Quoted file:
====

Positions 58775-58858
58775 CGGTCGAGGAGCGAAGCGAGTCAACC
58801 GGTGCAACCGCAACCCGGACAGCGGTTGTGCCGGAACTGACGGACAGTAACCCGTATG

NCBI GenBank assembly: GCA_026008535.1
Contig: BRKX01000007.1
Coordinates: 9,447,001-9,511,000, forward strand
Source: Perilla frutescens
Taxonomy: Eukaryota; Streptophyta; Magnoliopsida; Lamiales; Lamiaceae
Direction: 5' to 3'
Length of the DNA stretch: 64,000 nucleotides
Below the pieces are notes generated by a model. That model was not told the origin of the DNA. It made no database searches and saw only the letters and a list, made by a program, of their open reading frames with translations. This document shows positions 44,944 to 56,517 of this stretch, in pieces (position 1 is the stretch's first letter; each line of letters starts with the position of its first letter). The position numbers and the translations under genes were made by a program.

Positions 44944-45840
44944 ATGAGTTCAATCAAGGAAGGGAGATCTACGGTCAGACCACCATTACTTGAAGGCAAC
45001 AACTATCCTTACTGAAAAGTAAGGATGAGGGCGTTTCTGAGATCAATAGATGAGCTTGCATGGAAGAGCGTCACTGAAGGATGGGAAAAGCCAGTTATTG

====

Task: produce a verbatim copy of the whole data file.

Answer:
Positions 58775-58858
58775 CGGTCGAGGAGCGAAGCGAGTCAACC
58801 GGTGCAACCGCAACCCGGACAGCGGTTGTGCCGGAACTGACGGACAGTAACCCGTATG

NCBI GenBank assembly: GCA_026008535.1
Contig: BRKX01000007.1
Coordinates: 9,447,001-9,511,000, forward strand
Source: Perilla frutescens
Taxonomy: Eukaryota; Streptophyta; Magnoliopsida; Lamiales; Lamiaceae
Direction: 5' to 3'
Length of the DNA stretch: 64,000 nucleotides
Below the pieces are notes generated by a model. That model was not told the origin of the DNA. It made no database searches and saw only the letters and a list, made by a program, of their open reading frames with translations. This document shows positions 44,944 to 56,517 of this stretch, in pieces (position 1 is the stretch's first letter; each line of letters starts with the position of its first letter). The position numbers and the translations under genes were made by a program.

Positions 44944-45840
44944 ATGAGTTCAATCAAGGAAGGGAGATCTACGGTCAGACCACCATTACTTGAAGGCAAC
45001 AACTATCCTTACTGAAAAGTAAGGATGAGGGCGTTTCTGAGATCAATAGATGAGCTTGCATGGAAGAGCGTCACTGAAGGATGGGAAAAGCCAGTTATTG